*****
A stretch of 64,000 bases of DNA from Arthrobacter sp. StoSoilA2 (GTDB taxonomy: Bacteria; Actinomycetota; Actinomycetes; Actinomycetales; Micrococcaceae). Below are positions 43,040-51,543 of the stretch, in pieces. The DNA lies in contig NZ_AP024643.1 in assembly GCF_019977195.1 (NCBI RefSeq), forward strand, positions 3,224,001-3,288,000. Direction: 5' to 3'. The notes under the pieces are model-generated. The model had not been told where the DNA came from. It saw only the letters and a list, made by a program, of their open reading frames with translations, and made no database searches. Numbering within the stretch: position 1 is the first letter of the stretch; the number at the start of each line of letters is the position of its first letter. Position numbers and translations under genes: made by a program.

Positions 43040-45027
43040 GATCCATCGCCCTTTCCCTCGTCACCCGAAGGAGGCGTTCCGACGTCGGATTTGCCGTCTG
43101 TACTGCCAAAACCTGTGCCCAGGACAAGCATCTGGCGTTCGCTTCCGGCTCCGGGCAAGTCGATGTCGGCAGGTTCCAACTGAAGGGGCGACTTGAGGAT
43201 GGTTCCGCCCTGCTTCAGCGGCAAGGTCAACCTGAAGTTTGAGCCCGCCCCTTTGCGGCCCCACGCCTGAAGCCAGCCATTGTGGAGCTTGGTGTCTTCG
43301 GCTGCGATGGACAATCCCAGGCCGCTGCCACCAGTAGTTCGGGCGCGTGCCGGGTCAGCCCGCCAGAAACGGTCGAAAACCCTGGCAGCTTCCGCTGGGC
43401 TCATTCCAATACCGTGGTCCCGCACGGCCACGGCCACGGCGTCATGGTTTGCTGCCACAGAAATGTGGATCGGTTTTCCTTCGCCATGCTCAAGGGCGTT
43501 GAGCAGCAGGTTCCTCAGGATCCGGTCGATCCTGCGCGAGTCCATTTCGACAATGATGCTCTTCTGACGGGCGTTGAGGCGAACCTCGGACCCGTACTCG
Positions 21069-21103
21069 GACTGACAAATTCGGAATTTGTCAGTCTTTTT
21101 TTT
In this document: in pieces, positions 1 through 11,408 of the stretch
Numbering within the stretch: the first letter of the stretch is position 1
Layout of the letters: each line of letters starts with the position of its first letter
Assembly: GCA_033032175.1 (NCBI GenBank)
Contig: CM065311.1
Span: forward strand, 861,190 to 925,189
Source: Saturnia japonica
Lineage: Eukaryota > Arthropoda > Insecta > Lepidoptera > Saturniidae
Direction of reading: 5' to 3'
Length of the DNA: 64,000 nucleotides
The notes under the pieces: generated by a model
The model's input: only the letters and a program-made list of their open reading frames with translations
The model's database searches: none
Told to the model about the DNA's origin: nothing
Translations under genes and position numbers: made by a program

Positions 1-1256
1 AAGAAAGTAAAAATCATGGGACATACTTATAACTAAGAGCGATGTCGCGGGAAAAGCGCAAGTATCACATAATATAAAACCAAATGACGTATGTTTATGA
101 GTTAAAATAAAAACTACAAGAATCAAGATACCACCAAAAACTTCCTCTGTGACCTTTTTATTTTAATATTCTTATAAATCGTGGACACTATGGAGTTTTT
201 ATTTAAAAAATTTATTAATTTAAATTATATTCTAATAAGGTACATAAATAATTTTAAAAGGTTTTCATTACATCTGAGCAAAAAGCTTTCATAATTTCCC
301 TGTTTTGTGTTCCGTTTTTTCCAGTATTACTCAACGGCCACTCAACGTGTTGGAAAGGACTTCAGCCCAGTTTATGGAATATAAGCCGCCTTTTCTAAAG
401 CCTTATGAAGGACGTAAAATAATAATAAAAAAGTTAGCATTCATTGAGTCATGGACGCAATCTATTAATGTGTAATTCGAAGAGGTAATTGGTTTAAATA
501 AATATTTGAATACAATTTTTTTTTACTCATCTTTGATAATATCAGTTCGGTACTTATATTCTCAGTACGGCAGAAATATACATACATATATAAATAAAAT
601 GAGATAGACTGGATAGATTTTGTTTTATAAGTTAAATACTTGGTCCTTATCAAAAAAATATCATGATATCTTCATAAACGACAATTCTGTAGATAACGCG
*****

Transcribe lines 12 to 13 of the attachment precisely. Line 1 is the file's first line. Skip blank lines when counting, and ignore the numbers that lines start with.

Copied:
In this document: in pieces, positions 1 through 11,408 of the stretch
Numbering within the stretch: the first letter of the stretch is position 1